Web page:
There is one subject journalists have difficulty dealing with: the press. For understandable reasons, newspapers and journalists who know how to critically look at the government, security, law and economics do not know how to deal with the media in the same way. Now there is no choice. The crisis in the Israeli media in 2010 requires public discourse and perhaps even public action. Newspapers and journalists no longer have the right to remain silent when it comes to the goings-on in their own backyard. They have to get rid of the skeletons in their closets, which are threatening the future of a free press in Israel.
Fundamentally, the crisis is global. In the United States and in Europe, the best and the strongest of media outlets are in danger. The Internet and the attention deficits of young people have caused the traditional press to lose paying readers at a murderous rate. Advertising is shrinking as a result. The business structure that allowed the existence of free, high-quality, privately funded media in the 20th century is no longer a valid model for the 21st century. One after the other, leading newspapers are closing, while the survivors are shriveling and becoming yellow and foolish.
In Israel, the global crisis has a unique dimension. Two and a half years ago the Jewish American billionaire Sheldon Adelson launched the free newspaper Israel Hayom, now distributed daily, with a circulation of about 250,000. In the short run, the appearance of this giant from Las Vegas in the local arena was good for the Haaretz Group, which cooperates in printing and distribution. However, from the point of view of the other two Hebrew dailies, Israel Hayom is an existential threat. Yedioth Ahronoth is bleeding and losing its hegemony. Maariv may fold in less than a year.
The result is all-out war. Yedioth Ahronoth and Maariv are trying to silence Israel Hayom through a bill prohibiting foreign ownership of newspapers. Other bills are now in the pipeline. Meanwhile, in an amazing coincidence, the two newspapers are furiously assailing those perceived as Adelson's proteges: Benjamin and Sara Netanyahu. Bibi's immediate ouster is not only a political aspiration, but now also an essential business interest of the two veteran afternoon papers. However, Adelson is made of strong enough stuff that threats do not deter him. On the contrary, he is upping distribution of his free paper to defeat, once and for all, Yedioth Ahronoth and its owner, Arnon Mozes.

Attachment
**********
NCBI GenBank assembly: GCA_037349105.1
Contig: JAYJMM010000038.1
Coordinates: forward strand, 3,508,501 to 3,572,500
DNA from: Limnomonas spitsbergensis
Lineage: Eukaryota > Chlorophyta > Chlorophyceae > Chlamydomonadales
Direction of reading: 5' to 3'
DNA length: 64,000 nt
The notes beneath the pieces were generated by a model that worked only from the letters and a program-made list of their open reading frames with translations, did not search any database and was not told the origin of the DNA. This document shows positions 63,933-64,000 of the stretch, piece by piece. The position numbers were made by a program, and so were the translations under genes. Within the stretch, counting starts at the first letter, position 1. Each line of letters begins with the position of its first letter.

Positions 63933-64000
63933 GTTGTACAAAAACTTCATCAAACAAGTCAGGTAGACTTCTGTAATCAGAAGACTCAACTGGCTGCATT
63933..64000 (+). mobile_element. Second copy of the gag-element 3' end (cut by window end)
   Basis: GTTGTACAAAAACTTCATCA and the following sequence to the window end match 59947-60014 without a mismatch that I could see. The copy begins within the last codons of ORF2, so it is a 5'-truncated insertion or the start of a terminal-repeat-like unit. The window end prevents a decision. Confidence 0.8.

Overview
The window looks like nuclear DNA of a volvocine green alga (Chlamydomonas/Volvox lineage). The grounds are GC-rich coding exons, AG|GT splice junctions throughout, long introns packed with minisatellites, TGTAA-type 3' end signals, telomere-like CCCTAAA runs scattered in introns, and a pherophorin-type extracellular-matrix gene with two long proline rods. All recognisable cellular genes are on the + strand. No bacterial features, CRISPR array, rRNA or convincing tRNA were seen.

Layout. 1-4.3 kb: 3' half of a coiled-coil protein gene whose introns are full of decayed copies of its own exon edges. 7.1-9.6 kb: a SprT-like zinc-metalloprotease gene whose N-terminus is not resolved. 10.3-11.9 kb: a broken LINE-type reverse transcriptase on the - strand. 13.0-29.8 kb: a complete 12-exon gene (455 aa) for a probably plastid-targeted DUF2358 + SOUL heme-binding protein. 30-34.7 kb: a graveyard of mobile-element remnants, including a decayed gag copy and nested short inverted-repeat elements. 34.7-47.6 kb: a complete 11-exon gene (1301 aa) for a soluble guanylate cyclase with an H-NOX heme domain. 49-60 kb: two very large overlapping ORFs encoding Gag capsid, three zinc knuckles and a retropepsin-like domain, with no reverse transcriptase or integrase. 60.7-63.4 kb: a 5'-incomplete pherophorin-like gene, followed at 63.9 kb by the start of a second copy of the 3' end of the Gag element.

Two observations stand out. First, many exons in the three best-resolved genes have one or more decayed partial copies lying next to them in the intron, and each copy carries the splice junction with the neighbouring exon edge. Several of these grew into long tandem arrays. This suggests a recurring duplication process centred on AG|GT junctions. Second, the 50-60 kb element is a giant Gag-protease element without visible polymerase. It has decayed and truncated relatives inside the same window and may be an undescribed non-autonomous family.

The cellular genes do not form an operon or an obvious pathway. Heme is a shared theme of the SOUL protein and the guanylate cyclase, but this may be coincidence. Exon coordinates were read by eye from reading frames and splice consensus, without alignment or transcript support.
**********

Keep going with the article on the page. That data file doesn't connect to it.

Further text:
In the short term, the Adelson-Mozes struggle is welcome. For too many years, too many Israelis have lived with the feeling that Noni Mozes is the strongest man in Israel. Politicians, businesspeople and journalists did not dare oppose him. Therefore, the fact that Adelson is undermining this hidden autocracy contributes to making Israeli society freer.
However, in the long term, this struggle of the titans is dangerous. If Maariv closes, it will be a serious blow to the Israeli press. If Haaretz has difficulties later on, it would be a disaster in terms of culture and values. Israel will be a different country. Even a very weak Yedioth Ahronoth is a serious problem. In the end, Israel could find itself in a situation in which total domination by one media giant is exchanged for total domination by another media giant.
The situation is clear: Israel's media are failing, and market forces alone are not enough to save them. The only solution is artificial intervention. Just as the American government saved the banks, the Israeli government should save the newspapers. Nicolas Sarkozy already did so in France. He granted the print media extensive tax breaks, distributed free subscriptions to young people and increased public advertising. At a cost of 600 million euros, he managed to implement an emergency program to save the press without interfering in its content and without impairing its freedom. A similar plan is now needed in Israel.
Israeli democracy needs Yedioth Ahronoth, Maariv, Haaretz and Israel Hayom. It must act with determination and creativity to ensure the future of a free press.
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